The second quarter is actually my favourite part of the run – I love the technical parts of Entrails and the flowy, downhill Roller Coaster and Lumberjack segments more than anything. I had run these trails a ton during training and I surprised myself when I was able to pass a few people on some of the more technical bits. At this point of the race, I was feeling great – though I knew it was still early on. Still, rather than focusing on how things might start to hurt in a little while, I decided to enjoy feeling great while it lasted.

 

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These extremely unflattering spandex shorts are the only warm weather bottoms I have that currently don’t cause extreme chafing.

When I popped out of the bottom of Lumberjack, I adopted a new motto for the third quarter of the race: keep your head down and run. This part of the race features the Around the Rock section that I remembered from the previous year as being pretty uphill – zapping any evidence of a runner’s high that might have developed on Roller Coaster and Lumberjack. This was actually the only part of the race that I hadn’t covered in my training runs and, indeed, it did have lots of uphill and I certainly slowed down. The reward was none other than my beloved (not) Jack’s Trail – mostly the same section that is covered in the 5 Peaks race, where the incline is slight but relentless.

Throughout this section of the race, I felt like I was running alone – I saw virtually no one else out there, aside from some course marshals. This was fine by me – I did the vast majority of my training runs by myself, so it was nothing new. Besides, I was still feeling pretty good.

At long last, I found myself back at Alice Lake Provincial Park – but the race wasn’t over. I now had to run the Four Lakes Loop counter-clockwise for the fourth and final quarter. My motto for this leg: dig deep. The end of the race is so often where the wheels start to fall off, and in this race, us 21k runners actually run against a stream of 8k runners for part of the stretch. The 8k runners got to tackle a fun downhill, which for me was a slog of an uphill. But I knew that once I got through the uphill, it would be relatively easy until I crossed the finish line – mostly flat and downhill, woohoo!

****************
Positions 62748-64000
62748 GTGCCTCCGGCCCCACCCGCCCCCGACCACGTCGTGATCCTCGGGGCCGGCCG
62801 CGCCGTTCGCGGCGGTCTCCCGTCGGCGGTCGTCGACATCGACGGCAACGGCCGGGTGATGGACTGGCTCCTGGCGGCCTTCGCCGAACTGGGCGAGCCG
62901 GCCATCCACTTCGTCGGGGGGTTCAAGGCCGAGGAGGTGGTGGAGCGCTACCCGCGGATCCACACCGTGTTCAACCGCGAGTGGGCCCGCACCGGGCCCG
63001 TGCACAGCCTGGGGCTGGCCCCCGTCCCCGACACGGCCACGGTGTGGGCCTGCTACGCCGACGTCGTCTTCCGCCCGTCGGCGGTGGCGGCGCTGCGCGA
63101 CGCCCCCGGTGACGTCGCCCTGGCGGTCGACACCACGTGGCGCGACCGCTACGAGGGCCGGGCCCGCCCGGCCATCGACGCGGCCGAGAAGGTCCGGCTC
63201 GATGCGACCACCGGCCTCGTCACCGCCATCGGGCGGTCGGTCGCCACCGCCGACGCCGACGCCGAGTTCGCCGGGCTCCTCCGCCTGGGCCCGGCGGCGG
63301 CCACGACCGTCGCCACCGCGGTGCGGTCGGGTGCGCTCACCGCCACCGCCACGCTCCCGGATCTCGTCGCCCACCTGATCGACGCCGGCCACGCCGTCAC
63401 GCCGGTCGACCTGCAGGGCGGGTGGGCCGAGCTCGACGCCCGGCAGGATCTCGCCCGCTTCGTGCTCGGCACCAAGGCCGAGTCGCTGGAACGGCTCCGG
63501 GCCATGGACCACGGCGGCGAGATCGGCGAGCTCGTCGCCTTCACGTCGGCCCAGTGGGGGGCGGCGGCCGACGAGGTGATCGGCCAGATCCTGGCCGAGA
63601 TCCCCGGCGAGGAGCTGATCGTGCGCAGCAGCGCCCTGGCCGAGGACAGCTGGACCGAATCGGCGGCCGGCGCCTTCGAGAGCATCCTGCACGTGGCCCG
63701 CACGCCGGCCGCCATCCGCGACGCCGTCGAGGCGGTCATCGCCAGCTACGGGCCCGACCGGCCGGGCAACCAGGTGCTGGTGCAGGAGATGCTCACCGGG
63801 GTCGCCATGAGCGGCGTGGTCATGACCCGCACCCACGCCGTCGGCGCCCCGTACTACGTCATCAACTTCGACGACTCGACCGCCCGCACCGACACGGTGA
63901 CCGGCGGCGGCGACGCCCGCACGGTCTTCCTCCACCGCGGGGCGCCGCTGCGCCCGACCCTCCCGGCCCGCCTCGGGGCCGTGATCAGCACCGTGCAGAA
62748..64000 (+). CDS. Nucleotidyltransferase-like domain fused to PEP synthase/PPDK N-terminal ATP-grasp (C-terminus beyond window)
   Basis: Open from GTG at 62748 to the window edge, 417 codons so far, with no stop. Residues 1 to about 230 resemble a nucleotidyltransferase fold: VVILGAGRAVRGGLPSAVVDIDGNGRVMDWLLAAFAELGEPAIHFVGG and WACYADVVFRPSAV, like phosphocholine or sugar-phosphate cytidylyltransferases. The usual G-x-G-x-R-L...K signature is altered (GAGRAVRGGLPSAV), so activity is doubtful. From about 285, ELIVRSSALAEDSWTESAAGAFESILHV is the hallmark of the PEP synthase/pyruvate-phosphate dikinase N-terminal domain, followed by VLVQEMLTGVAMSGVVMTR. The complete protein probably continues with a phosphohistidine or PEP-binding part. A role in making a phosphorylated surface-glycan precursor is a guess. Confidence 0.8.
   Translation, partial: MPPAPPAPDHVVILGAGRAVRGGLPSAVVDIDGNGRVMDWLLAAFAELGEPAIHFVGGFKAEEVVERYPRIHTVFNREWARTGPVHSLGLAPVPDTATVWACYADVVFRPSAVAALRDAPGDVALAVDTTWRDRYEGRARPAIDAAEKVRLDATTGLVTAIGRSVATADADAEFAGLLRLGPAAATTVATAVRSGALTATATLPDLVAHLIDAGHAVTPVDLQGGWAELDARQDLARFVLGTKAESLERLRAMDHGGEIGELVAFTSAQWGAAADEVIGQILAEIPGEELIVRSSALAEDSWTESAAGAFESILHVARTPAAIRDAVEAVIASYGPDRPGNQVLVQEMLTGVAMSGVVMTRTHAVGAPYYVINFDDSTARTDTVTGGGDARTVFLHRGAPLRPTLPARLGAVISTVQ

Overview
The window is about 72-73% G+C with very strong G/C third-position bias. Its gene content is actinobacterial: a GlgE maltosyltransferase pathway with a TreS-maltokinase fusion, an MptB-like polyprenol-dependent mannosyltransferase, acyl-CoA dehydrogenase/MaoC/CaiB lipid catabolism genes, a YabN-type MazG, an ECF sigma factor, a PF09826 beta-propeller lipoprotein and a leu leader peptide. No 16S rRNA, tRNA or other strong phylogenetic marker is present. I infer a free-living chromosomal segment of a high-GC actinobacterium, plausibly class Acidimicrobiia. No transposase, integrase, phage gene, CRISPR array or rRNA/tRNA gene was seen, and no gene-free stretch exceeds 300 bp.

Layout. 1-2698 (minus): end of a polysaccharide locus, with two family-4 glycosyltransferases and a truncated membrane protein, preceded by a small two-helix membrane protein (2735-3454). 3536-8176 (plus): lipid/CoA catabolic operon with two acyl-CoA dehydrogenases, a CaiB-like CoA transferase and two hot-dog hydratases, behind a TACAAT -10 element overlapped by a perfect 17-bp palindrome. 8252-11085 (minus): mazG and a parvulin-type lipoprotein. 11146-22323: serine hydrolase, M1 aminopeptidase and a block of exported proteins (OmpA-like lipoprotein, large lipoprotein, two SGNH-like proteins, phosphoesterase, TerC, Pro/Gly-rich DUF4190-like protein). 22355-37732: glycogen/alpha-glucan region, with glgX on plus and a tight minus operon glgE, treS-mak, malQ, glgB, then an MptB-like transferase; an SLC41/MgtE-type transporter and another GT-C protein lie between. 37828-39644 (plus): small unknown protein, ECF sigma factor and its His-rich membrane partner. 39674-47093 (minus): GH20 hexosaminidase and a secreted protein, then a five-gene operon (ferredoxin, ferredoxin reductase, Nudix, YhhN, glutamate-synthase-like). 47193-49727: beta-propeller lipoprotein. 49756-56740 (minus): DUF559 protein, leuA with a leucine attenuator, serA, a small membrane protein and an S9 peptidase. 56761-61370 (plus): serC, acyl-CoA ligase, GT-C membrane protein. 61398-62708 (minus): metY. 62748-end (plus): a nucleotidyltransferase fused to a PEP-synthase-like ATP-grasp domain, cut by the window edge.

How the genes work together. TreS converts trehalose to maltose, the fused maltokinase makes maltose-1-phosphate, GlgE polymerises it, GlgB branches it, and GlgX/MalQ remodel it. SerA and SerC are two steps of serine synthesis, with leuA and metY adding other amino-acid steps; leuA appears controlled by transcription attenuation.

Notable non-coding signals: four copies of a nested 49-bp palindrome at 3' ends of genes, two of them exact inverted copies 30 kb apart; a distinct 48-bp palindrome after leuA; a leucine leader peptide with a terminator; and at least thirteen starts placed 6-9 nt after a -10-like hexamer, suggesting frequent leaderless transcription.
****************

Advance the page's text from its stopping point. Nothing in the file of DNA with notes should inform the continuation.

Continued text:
I didn’t need to dig to deep after all (though I did take one more porta potty stop, for good measure). Overall, I was feeling pretty good – far better than I had for either of the two 19k runs I had done in training.

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Finish line fun

When it was all said and done, I crossed the finish line in 2:33:09 – placing me 26th out of 42 women. More importantly, I beat my time from last year by more than 21 minutes – at 18 weeks pregnant, to boot!

All in all, it was a great day. The runner’s high lasted me through the entire weekend. I was proud of having felt so good throughout the entire run – and I was really, really proud of all those training runs I had completed, even on the days where it was the last thing I felt like doing. Having a race like this was exactly the motivation I needed to get outside and get moving – two things I hope this future baby likes to do, too!

The Lakes Have Been Looped: Race Recap of Run Squamish’s Loop the Lakes 21k

Woohoo! I did it!

When I signed up for the Loop the Lakes 21k back in November, I had no idea what I was in for. A long, snowy winter; an ankle sprain leading to a 6 week running hiatus; a 5 week period to get on my feet and train for my first trail half marathon. But everything came together and I had such a wonderful race day.

In the week leading up to the race, the forecast called for a rainy day, which wasn’t ideal but hey – a little rain has never stopped me before. Miraculously, race day ended up being my dream running weather: cool, but warm enough to wear shorts and a t-shirt, and party cloudy.

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We rolled into Alice Lake around 7:30, and there was heaps of parking (always a mild concern at Alice Lake). The race started at 8, so I got my bib and my sweet swag (a Run Squamish hat that I am currently wearing) and sat in the sun doing my pre-run ankle warm up moves. Super cool. You needed photo ID to pick up your bib, which I didn’t know – luckily, they accepted my Facebook profile as ID. The future is now!